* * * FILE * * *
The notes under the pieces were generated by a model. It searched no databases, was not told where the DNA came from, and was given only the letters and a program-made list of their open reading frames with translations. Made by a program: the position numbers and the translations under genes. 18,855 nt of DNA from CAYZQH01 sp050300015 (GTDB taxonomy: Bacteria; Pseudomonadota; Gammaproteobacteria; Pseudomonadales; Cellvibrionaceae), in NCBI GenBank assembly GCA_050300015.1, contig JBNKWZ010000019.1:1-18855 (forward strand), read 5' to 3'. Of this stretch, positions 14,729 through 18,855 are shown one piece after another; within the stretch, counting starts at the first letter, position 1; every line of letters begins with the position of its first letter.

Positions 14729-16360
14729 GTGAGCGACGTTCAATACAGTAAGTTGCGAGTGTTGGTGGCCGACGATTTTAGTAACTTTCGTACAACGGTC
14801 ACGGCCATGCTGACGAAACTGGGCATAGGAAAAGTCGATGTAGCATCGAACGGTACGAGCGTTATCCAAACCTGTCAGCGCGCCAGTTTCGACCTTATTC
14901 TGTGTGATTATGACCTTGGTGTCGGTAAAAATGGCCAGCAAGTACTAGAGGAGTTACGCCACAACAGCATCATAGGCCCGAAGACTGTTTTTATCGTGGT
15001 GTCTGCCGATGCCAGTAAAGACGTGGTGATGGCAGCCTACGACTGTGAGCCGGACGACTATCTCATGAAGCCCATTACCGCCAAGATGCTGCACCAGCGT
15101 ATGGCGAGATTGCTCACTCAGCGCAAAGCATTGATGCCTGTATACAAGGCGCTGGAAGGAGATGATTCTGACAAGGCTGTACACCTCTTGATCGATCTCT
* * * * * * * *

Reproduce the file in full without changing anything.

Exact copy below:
The notes under the pieces were generated by a model. It searched no databases, was not told where the DNA came from, and was given only the letters and a program-made list of their open reading frames with translations. Made by a program: the position numbers and the translations under genes. 18,855 nt of DNA from CAYZQH01 sp050300015 (GTDB taxonomy: Bacteria; Pseudomonadota; Gammaproteobacteria; Pseudomonadales; Cellvibrionaceae), in NCBI GenBank assembly GCA_050300015.1, contig JBNKWZ010000019.1:1-18855 (forward strand), read 5' to 3'. Of this stretch, positions 14,729 through 18,855 are shown one piece after another; within the stretch, counting starts at the first letter, position 1; every line of letters begins with the position of its first letter.

Positions 14729-16360
14729 GTGAGCGACGTTCAATACAGTAAGTTGCGAGTGTTGGTGGCCGACGATTTTAGTAACTTTCGTACAACGGTC
14801 ACGGCCATGCTGACGAAACTGGGCATAGGAAAAGTCGATGTAGCATCGAACGGTACGAGCGTTATCCAAACCTGTCAGCGCGCCAGTTTCGACCTTATTC
14901 TGTGTGATTATGACCTTGGTGTCGGTAAAAATGGCCAGCAAGTACTAGAGGAGTTACGCCACAACAGCATCATAGGCCCGAAGACTGTTTTTATCGTGGT
15001 GTCTGCCGATGCCAGTAAAGACGTGGTGATGGCAGCCTACGACTGTGAGCCGGACGACTATCTCATGAAGCCCATTACCGCCAAGATGCTGCACCAGCGT
15101 ATGGCGAGATTGCTCACTCAGCGCAAAGCATTGATGCCTGTATACAAGGCGCTGGAAGGAGATGATTCTGACAAGGCTGTACACCTCTTGATCGATCTCT